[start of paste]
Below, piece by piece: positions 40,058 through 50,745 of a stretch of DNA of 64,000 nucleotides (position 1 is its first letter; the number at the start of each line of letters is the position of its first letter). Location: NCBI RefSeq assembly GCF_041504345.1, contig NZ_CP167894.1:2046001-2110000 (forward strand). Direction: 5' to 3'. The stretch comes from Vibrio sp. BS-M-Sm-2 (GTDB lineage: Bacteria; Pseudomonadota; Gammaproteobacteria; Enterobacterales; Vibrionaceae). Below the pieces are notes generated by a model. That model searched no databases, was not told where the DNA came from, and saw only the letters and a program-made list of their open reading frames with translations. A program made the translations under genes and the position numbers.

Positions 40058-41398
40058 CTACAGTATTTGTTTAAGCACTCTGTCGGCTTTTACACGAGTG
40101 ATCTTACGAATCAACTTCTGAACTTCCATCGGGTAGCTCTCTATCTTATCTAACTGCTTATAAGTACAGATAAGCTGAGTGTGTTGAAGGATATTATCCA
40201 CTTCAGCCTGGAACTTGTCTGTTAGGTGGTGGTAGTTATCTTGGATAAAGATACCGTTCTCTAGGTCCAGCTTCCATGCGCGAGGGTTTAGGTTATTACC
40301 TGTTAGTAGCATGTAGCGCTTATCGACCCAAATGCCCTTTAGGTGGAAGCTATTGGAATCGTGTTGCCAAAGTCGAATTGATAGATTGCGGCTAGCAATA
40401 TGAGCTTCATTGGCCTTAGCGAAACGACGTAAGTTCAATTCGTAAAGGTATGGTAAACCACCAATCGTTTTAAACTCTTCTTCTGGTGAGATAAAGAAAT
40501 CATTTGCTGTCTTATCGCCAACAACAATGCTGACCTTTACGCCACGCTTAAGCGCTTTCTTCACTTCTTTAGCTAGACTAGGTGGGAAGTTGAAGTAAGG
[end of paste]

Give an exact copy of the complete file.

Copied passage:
Below, piece by piece: positions 40,058 through 50,745 of a stretch of DNA of 64,000 nucleotides (position 1 is its first letter; the number at the start of each line of letters is the position of its first letter). Location: NCBI RefSeq assembly GCF_041504345.1, contig NZ_CP167894.1:2046001-2110000 (forward strand). Direction: 5' to 3'. The stretch comes from Vibrio sp. BS-M-Sm-2 (GTDB lineage: Bacteria; Pseudomonadota; Gammaproteobacteria; Enterobacterales; Vibrionaceae). Below the pieces are notes generated by a model. That model searched no databases, was not told where the DNA came from, and saw only the letters and a program-made list of their open reading frames with translations. A program made the translations under genes and the position numbers.

Positions 40058-41398
40058 CTACAGTATTTGTTTAAGCACTCTGTCGGCTTTTACACGAGTG
40101 ATCTTACGAATCAACTTCTGAACTTCCATCGGGTAGCTCTCTATCTTATCTAACTGCTTATAAGTACAGATAAGCTGAGTGTGTTGAAGGATATTATCCA
40201 CTTCAGCCTGGAACTTGTCTGTTAGGTGGTGGTAGTTATCTTGGATAAAGATACCGTTCTCTAGGTCCAGCTTCCATGCGCGAGGGTTTAGGTTATTACC
40301 TGTTAGTAGCATGTAGCGCTTATCGACCCAAATGCCCTTTAGGTGGAAGCTATTGGAATCGTGTTGCCAAAGTCGAATTGATAGATTGCGGCTAGCAATA
40401 TGAGCTTCATTGGCCTTAGCGAAACGACGTAAGTTCAATTCGTAAAGGTATGGTAAACCACCAATCGTTTTAAACTCTTCTTCTGGTGAGATAAAGAAAT
40501 CATTTGCTGTCTTATCGCCAACAACAATGCTGACCTTTACGCCACGCTTAAGCGCTTTCTTCACTTCTTTAGCTAGACTAGGTGGGAAGTTGAAGTAAGG